Financial services transformation programs tend to be large-scale ordeals that can involve hundreds of skilled (and costly) knowledge workers, important business resources, and expensive global consultants. When these groups “churn” or spend time revisiting unnecessary topics this is a major source of inefficiency leading to cost and schedule overrun and can potentially derail the program itself.
I’m sure that I don’t need to convince you that churn is a bad thing, but let’s explore the impact that it has on the program:
- It burns time and money both which are considered valuable and necessary for the sustainment of the program
- When resources are focused on unnecessary items they may not be focusing on necessary items – thus the feasibility of the solution is at risk if key items are missed during design
- Churn can sap the morale of the teams engaged and is often a source of frustration for all parties
There is no churn detecting iPhone app (yet) but this is a great idea (I’m working on it..) until then isolating churn from progress takes some judgement and reflection.
It is really important that the program be making great decisions and taking the right amount of time to understand the facts and move forward. So how can you tell churn from healthy analysis, discussion and debate? Here are some key differentiators:
- Where healthy analysis has structure, churn is chaotic and lacks structure. There is not a linear path in the discussion
- Where churn tends to revisit or replay existing facts, healthy analysis only visits new facts
- Where churn asks the same questions until the old answers are found, healthy analysis has both at the ready – so new facts or questions are clearly seen
- Inexperience can lead to basic questions being asked late in the program, experience helps navigate the analysis to the important topics at the right stage of the program
Sources of Churn
Large program churn can occur for several reasons. There is no single source of churn but often several contributing factors:
- Structural: The way that the team and organization is structured does not facilitate clear/direct communication or a linear/logical path from problem to solution. Sheer size is a contribution factor as the larger the team is the more difficult it is to communicate within the program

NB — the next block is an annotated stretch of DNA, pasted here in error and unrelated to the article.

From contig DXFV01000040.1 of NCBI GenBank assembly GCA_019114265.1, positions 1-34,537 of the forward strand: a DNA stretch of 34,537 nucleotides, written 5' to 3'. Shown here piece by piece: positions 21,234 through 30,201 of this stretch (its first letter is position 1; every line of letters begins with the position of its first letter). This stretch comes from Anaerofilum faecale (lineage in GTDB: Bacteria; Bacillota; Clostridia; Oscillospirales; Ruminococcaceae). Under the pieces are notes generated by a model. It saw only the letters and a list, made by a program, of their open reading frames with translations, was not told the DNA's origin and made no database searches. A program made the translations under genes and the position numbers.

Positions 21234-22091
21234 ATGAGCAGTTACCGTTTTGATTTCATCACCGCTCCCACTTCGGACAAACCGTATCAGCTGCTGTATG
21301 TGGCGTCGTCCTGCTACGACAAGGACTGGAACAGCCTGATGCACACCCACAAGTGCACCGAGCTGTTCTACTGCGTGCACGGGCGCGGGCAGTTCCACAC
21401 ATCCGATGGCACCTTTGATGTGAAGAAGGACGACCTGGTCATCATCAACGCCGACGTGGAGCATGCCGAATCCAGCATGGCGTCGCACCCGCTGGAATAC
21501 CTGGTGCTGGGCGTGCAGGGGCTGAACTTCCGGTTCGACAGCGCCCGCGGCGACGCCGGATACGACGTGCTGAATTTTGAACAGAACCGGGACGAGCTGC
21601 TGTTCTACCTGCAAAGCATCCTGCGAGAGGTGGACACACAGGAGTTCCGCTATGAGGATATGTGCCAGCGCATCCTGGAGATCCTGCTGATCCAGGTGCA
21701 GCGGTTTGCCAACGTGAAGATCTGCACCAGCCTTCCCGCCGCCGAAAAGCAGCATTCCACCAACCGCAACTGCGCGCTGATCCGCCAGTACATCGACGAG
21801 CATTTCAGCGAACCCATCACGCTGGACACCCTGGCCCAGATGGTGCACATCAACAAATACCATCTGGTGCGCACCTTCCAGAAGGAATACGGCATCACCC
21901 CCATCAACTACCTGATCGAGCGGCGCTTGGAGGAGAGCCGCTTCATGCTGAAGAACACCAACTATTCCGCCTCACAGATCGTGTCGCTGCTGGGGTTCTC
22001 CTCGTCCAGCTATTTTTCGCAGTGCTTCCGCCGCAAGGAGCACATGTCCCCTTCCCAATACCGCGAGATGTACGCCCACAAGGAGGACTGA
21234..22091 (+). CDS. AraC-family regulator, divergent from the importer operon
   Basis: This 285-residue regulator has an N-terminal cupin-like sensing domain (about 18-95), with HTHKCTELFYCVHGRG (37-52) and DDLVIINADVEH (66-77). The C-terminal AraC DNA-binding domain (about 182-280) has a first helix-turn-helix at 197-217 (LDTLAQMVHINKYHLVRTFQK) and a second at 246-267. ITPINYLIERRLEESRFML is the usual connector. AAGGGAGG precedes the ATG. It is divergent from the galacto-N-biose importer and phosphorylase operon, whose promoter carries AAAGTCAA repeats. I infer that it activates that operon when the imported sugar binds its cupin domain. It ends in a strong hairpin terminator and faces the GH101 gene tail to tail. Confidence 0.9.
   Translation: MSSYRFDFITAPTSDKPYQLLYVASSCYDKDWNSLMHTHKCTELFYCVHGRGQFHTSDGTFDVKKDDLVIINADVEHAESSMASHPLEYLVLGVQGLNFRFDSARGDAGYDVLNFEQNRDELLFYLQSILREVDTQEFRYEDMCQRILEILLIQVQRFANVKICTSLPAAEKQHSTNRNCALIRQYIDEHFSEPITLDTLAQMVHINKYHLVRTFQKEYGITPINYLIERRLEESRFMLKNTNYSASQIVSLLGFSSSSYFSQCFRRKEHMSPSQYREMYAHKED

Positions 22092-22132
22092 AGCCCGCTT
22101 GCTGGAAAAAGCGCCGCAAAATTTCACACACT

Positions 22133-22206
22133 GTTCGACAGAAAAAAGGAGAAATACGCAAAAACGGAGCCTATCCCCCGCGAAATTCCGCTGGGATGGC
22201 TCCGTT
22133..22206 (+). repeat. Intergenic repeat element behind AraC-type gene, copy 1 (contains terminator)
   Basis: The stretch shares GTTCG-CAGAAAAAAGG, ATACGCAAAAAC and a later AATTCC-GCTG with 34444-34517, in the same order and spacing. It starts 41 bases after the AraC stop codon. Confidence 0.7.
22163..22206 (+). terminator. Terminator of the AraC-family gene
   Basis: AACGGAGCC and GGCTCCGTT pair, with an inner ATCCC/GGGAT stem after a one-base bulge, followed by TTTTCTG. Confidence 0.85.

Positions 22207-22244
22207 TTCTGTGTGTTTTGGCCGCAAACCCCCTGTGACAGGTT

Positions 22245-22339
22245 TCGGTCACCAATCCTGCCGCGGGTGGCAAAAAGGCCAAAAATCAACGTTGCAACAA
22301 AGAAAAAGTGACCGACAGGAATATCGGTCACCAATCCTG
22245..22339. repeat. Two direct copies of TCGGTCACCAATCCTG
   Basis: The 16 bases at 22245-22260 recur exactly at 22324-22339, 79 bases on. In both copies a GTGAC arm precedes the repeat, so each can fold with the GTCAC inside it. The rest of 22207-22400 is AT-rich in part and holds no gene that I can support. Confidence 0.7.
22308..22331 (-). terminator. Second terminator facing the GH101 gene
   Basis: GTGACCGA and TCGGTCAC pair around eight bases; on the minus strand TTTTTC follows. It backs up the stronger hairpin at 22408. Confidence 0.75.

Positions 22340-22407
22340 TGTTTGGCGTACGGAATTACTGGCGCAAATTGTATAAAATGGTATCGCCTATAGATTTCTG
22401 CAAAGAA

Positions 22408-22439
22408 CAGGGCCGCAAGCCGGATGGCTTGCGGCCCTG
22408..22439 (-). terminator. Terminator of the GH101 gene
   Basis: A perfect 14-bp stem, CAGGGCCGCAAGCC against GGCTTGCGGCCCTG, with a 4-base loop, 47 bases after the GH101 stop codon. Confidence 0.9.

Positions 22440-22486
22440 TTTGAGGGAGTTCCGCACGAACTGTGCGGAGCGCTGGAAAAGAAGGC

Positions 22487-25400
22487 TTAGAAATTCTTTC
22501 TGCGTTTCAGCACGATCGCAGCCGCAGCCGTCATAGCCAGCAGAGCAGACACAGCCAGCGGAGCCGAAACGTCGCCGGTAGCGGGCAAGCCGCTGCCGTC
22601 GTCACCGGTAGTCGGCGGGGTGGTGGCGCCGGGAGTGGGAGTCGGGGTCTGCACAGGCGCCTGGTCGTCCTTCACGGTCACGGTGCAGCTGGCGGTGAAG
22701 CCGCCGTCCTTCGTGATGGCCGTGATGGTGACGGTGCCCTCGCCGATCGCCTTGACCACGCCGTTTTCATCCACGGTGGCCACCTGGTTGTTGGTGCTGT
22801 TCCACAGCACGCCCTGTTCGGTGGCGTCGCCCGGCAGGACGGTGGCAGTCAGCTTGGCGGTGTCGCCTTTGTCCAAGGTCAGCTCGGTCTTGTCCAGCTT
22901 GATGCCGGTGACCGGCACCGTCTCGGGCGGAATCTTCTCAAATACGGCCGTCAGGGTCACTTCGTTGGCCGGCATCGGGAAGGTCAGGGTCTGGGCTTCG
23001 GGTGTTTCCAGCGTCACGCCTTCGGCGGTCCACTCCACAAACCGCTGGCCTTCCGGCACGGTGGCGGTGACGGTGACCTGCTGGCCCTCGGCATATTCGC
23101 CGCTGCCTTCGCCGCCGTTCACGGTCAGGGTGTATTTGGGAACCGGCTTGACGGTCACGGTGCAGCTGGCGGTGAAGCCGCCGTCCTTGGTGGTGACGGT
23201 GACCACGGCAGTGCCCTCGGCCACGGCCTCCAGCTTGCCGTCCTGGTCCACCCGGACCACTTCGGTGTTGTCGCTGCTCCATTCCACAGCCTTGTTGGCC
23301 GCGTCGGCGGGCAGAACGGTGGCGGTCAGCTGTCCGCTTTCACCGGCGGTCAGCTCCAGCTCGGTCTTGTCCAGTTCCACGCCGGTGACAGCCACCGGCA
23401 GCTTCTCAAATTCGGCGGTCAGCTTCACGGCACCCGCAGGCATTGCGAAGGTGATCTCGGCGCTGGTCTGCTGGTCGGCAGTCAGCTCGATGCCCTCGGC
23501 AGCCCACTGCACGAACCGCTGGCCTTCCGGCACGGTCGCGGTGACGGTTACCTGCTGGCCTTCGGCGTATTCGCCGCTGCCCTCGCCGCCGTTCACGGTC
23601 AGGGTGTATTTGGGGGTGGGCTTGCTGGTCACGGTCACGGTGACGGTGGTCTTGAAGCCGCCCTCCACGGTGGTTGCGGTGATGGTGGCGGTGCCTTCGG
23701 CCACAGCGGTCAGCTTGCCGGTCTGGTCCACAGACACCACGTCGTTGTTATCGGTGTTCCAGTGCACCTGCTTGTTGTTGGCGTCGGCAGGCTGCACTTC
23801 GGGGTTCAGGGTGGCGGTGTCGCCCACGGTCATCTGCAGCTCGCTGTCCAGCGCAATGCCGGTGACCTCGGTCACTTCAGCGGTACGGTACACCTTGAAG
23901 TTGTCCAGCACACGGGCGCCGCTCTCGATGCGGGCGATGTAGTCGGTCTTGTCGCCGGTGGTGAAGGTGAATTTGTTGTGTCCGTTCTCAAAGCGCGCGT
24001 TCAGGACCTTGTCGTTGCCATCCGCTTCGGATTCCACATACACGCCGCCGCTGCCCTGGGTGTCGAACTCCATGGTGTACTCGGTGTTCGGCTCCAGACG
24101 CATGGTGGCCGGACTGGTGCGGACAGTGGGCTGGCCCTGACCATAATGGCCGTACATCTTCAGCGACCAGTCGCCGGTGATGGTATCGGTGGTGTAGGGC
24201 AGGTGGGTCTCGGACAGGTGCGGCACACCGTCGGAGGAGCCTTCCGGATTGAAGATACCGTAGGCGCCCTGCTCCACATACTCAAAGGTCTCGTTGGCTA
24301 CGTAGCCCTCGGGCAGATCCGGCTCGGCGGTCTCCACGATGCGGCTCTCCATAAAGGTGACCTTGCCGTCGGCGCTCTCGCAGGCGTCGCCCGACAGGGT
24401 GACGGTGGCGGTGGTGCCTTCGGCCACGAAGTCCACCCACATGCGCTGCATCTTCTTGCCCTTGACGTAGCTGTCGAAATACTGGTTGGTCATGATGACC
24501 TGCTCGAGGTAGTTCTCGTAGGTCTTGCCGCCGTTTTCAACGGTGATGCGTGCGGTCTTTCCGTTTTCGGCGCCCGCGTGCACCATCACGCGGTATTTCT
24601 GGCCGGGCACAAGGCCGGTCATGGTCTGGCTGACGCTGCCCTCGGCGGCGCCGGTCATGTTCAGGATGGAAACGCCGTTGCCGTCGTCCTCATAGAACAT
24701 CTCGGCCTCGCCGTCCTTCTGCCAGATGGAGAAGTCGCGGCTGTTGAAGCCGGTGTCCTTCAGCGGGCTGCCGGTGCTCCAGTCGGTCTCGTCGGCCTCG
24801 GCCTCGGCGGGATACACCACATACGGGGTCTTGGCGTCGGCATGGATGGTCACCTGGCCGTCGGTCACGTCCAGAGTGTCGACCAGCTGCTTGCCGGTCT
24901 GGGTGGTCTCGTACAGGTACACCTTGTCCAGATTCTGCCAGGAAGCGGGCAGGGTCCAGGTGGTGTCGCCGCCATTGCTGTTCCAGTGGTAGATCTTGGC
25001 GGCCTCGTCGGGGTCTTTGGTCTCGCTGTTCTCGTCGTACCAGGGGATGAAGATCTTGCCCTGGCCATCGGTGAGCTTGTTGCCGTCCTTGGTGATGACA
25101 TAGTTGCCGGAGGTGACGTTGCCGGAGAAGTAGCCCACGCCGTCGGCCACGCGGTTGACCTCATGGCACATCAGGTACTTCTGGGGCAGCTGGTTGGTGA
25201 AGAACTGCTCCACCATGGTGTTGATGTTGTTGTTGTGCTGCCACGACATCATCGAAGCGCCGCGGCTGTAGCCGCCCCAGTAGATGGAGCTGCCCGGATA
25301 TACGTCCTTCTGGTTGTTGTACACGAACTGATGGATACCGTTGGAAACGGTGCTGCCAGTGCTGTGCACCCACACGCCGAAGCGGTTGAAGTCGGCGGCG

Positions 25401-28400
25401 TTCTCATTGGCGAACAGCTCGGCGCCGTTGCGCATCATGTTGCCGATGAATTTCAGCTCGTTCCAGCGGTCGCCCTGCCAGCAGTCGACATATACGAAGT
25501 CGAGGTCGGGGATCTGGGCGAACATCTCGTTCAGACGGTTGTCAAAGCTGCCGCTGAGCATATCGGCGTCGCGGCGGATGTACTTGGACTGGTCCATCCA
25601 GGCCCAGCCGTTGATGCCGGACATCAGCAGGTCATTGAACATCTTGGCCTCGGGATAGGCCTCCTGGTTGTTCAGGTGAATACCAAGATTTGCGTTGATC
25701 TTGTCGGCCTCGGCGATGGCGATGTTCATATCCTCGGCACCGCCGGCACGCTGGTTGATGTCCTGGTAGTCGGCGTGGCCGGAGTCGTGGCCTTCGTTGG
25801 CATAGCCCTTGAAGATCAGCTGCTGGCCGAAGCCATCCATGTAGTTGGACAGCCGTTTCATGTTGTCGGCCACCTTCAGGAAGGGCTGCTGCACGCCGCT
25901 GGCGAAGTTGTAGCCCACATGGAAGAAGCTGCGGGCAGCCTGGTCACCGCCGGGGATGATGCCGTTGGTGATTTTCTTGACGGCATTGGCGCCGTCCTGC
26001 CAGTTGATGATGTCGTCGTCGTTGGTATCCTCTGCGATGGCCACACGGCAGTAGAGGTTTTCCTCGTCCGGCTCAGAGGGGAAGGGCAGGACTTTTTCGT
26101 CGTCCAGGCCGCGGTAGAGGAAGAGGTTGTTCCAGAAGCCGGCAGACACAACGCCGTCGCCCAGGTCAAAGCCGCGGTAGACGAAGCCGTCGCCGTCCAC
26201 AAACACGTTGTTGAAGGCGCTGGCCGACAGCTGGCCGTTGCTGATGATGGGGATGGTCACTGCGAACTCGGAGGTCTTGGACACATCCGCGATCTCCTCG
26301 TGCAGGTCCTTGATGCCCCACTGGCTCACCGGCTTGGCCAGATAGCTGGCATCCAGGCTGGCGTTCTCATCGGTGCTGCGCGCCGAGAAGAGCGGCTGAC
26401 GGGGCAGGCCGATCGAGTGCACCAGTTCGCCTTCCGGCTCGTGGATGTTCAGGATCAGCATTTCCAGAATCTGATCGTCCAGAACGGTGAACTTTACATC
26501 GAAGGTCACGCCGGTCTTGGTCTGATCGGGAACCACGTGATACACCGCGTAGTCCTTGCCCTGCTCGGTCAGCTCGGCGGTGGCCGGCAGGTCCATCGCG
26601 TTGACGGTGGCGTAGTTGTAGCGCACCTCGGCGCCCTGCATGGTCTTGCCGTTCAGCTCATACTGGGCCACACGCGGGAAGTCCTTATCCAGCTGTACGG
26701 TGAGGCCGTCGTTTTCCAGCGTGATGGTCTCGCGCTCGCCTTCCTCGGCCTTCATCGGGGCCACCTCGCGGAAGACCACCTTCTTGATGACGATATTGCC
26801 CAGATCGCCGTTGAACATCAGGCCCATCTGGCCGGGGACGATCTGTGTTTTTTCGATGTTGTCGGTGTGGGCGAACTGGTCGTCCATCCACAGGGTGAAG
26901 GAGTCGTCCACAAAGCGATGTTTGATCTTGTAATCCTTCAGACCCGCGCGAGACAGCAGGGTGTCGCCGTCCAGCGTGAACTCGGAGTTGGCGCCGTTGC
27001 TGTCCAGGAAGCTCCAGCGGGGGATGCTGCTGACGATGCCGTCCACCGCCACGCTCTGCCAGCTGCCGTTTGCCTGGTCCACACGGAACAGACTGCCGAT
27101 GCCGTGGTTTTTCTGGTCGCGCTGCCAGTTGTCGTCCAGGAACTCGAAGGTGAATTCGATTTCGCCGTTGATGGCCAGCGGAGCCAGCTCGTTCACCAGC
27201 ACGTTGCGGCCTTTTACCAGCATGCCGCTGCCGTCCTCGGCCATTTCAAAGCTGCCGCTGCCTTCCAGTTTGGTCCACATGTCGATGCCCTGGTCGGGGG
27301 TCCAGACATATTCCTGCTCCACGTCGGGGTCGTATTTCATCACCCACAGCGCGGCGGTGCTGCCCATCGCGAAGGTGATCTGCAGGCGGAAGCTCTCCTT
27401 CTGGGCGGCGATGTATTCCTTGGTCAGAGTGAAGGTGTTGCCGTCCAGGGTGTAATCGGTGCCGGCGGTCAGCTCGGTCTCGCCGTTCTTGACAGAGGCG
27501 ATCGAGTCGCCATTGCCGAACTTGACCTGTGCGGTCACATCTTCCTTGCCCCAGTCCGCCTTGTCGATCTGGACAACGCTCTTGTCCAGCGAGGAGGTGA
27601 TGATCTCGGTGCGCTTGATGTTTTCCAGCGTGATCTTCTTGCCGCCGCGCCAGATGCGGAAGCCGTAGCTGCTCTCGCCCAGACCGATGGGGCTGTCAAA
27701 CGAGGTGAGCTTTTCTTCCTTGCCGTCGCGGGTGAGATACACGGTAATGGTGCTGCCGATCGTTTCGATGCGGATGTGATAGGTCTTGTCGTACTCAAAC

- Expertise shortage: Without experienced and knowledgeable team members decisions and directions can be uncertain and circular
- Team turnover: When new team members arrive, they will ask questions (this is normal, and a good thing) but without sufficient continuity the program can be mostly questions
- Lack of lock in: When key decisions are made it is important that these be locked in with sufficient documentation including why the selected option was chosen and the risks and implications of each option. This helps reduce churn when team members turnover or memories fade.
- Lack of clarity on method: Without a clear method to move from uncertainty to clarity into execution. It is important that the method underpin all of the activities in the program and that it be well communicated.
- Lack of end to end thinking: Too often the program is focused on the moment and not the moment that comes next. When solution components are designed in isolation, surprises will be found and these can create ripples of redesign, change, and cost increase within the program.
Not all programs are the same and your mileage may vary when considering some of these — but much of the following suggestions are key principles that can help you reduce churn in your transformation program:
- Collaborate early/often: It is important to get key team members to align on the end to end design of the solution. These programs often consist of several third-party and organizational groups that will make the final solution happen. Having design alignment sessions that produce documented agreement and design artifacts is a good investment in reducing churn and delay.
- Document key decisions: Imagine that most of the people making these key decisions will turn over through the program — it is important to think about what needs to be retained in this event and to capture this as part of the decision documentation. I have found that it is often the “why” that is most important here. I can see and understand the “what” based on experience and observation, but why certain decisions were made can involve organization specific implications that need to be documented for posterity.
- Create linear structure: When it comes from moving issues from ambiguity to clarity and into execution, have an agreed upon structure that is communicated in the program. Be clear about who is responsible for the stewardship of key issues and what closure looks like. Have a process to reopen issues, but as part of this process ensure that new facts exist and all existing information has been considered
- Define materiality and delegate authority: For some decisions, the debate and discussion can be more costly that the worst case scenario. Experienced resources should help triage issues so that the immaterial items are delegated appropriately and the important issues are taken through the right process
When it comes to tackling issues of turnover and retention which can help to maintain the corporate memory of issues and decisions, I believe that reducing churn helps to create a more constructive and results oriented program which should help with reducing some of the program angst and support retention.
These programs are large, complicated and challenging. By adding churn we can make them nearly impossible! I hope that some of these suggestions help, and if you have any other suggestions or ideas please add them to the comments.